The proportion of US households who have a video subscription has risen to 85% (up two percentage points quarter on quarter, and up two percentage points year on year), after two consecutive quarters of decline. This means there are now 109.4 million households with subscriptions, as of December 2021, Kantar revealed.
Video streaming quarter-on-quarter penetration growth is primarily coming from Free Ad-Supported TV (FAST) and Advertising-based Video On Demand (AVOD) tiers, with FAST growing 4.9 percentage points, AVOD 3.6 percentage points, and SVOD 1.8 percentage points quarter on quarter.
Meanwhile, the research firm discovered that livestream also grew by 0.7 percentage points and is now present in 10% of households in the United States. At the same time, the report revealed that Multichannel Video Programming Distributors (MVPD) is now the size of FAST as of the fourth quarter of 2021, and 9% of US households accessed a new service in Q4 2021, up from 8% in Q3 2021.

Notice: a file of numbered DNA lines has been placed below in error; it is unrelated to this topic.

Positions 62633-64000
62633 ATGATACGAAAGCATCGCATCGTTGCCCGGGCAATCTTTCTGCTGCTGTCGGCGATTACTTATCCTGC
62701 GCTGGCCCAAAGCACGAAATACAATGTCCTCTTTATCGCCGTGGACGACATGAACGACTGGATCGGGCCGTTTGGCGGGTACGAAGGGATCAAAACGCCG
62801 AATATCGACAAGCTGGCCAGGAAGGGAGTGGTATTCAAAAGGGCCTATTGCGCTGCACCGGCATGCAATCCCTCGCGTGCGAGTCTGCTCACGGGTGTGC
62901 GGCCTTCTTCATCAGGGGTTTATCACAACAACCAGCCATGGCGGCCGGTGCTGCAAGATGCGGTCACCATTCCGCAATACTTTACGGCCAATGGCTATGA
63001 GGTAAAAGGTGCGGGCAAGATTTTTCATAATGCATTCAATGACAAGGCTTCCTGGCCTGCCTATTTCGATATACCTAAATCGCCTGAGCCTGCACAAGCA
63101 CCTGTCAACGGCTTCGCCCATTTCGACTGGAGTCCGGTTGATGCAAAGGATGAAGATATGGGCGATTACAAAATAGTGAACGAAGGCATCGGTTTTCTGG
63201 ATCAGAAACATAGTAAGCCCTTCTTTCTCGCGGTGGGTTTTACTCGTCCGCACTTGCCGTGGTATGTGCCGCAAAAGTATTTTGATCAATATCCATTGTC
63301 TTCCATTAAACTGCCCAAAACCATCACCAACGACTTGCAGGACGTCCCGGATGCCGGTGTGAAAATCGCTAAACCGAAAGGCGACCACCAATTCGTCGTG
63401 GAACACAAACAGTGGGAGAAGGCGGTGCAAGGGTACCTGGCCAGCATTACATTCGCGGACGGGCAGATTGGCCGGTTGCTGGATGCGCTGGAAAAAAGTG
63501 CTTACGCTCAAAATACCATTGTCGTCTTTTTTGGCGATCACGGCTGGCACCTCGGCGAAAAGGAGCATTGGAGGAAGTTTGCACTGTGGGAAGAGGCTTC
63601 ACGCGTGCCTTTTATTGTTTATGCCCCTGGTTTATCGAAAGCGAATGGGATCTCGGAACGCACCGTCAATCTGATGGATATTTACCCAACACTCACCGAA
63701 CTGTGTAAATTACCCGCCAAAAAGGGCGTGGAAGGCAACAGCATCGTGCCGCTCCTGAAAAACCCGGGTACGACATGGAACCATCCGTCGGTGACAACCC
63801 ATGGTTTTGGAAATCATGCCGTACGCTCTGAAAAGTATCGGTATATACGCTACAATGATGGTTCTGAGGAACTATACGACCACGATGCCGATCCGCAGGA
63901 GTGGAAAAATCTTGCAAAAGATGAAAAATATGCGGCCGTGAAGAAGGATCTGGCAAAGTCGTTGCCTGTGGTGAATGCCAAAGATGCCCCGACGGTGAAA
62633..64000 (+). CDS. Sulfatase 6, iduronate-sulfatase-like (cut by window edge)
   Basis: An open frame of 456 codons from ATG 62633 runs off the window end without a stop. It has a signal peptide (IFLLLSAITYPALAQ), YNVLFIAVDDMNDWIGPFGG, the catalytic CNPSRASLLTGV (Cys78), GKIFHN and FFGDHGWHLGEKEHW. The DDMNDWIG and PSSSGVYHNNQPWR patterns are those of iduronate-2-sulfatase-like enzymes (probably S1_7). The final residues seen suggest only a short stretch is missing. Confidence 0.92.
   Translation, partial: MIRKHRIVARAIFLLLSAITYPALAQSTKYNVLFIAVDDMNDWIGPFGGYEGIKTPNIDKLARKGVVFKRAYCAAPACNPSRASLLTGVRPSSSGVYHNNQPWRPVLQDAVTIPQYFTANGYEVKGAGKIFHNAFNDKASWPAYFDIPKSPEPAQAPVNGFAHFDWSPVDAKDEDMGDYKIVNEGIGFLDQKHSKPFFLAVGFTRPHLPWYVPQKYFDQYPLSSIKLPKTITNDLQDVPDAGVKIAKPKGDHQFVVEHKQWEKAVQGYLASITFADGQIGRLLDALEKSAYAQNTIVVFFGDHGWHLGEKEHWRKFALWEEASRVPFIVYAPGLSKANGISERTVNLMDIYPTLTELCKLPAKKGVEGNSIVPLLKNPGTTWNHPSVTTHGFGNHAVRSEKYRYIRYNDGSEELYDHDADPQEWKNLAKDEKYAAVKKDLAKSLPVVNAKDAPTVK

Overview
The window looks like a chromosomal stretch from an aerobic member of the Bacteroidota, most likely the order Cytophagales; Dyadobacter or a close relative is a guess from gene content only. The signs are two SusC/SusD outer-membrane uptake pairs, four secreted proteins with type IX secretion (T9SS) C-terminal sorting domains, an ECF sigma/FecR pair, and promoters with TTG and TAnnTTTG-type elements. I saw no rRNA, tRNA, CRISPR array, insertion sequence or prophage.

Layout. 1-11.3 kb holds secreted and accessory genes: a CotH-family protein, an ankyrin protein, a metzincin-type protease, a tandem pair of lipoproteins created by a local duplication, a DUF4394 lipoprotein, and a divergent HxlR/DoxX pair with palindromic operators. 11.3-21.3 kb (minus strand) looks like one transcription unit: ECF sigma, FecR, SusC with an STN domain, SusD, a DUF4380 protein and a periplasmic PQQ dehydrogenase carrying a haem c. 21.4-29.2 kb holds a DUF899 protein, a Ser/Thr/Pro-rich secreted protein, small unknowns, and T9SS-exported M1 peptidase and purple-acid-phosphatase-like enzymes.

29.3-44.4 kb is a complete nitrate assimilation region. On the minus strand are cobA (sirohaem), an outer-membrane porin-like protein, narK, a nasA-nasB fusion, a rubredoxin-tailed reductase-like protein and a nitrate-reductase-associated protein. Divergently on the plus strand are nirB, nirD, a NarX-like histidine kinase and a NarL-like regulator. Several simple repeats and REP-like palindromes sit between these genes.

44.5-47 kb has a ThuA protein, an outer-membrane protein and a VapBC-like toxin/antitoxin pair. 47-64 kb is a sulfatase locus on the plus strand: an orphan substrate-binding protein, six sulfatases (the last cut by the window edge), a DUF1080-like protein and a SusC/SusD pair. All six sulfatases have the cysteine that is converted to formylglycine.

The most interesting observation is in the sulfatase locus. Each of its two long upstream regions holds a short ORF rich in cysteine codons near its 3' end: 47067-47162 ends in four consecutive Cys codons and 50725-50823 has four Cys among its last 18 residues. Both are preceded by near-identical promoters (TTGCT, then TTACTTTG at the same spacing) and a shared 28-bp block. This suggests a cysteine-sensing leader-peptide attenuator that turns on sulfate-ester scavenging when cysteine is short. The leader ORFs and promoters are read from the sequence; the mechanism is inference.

Regarding platforms, Amazon Prime Video is the number one destination for new SVOD subscribers for the third consecutive quarter, but its share is down 4 percentage points quarter on quarter. The Netflix subscriber base is now below two thirds of US subscribers, as penetration continues to decline quarter on quarter by 0.5 percentage points, despite the success of “Squid Game”. This is a decline of 5% points year-on-year.
With the success of “Yellowstone,” the topmost enjoyed and recommended content in the fourth quarter of 2021, Paramount+ gains share of new users (now at 8% of all new streaming). Peacock, which has the back catalogue to “Yellowstone,” also benefited in the AVOD and FAST space. Apple TV+, which saw growth due to “Ted Lasso” in Q3 and Q4 2021, is now facing higher planned cancellation going into Q1 2022. The average household now uses 4.7 services.
“The first quarter of 2022 can expect to see more fluctuation of subscribers as stacking continues to grow and planned cancellation rates are up across the board. Streamers feel they can get better quality content from FAST than before, which may have negative implications for paid streaming. As the US passes the next wave of Covid-19, overall streaming screen time may start to decline,” the report noted.